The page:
Organizing intellectual enterprise: an institutional ethnography of social science and the Canadian Institutes for Health Research (CIHR)




Bowes, Katelin Elizabeth

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This research investigates the work involved for social science graduate students (SSGS) in their development of an application for the Canadian Institutes of Health Research (CIHR). Central to CIHR’s mandate is the desire to “excel according to internationally accepted standards of scientific excellence” (CIHR, 2010, p. 3) which frames its epistemological stance around a traditional conception of science. Social scientists utilize a wide range of methodologies and work from a variety of epistemological positions. Some use very traditional "scientifically accepted" methodologies, which are most often quantitative. However, many social scientists use a wide range of qualitative methods to produce knowledge. This project describes how SSGS learn to make a CIHR application, navigate the application process, and negotiate its content, as well as other activities involved. It discusses the double subordination they face from both their supervisors and CIHR as well as the difficulties and challenges they encountered when making the application. By interviewing graduate social scientists, and through a textual analysis of their CIHR applications, I examine how social science graduate students know and describe their experience of developing their social science research project into a CIHR grant application.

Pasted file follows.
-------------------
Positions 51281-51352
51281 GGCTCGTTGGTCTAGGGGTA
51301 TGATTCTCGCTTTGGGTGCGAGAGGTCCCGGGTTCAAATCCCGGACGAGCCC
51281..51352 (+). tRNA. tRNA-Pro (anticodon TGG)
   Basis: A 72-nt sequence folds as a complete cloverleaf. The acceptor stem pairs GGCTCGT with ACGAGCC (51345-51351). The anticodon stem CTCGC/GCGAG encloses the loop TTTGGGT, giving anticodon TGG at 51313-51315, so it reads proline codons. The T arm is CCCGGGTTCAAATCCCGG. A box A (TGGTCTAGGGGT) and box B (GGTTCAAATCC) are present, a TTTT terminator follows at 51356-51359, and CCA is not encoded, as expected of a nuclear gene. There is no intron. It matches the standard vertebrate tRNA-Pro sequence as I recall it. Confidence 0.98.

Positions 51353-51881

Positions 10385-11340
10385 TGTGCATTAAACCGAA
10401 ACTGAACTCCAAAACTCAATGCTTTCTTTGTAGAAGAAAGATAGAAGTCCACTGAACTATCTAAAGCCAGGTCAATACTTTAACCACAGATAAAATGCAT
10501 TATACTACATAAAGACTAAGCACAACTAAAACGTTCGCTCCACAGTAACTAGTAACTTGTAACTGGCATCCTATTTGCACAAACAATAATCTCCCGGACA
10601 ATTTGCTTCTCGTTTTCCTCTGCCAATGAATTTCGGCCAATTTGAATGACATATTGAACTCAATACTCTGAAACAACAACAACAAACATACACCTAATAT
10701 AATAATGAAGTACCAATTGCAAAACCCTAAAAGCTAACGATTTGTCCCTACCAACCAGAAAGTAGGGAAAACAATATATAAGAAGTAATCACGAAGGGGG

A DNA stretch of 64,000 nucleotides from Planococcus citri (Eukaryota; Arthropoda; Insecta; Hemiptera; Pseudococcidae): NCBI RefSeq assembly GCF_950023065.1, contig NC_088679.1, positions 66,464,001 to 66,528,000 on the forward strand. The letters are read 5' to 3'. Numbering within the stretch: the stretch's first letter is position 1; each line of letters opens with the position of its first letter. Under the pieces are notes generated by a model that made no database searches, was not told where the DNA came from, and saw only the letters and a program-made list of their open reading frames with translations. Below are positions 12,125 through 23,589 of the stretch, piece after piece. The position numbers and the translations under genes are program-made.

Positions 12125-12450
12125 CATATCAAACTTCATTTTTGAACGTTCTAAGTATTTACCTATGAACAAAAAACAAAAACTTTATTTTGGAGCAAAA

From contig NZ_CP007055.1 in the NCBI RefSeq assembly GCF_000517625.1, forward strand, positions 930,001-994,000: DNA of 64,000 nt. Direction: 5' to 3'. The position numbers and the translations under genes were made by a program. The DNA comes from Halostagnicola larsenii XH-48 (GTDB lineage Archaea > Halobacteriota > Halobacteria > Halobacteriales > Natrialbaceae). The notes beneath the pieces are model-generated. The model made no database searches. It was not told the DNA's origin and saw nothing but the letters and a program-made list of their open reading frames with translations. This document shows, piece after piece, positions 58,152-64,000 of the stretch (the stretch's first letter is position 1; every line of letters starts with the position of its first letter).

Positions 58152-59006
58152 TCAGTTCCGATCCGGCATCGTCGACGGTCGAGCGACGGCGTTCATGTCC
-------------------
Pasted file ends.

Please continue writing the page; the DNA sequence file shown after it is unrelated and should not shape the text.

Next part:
Sociology, Institutional Ethnography, CIHR, Social Science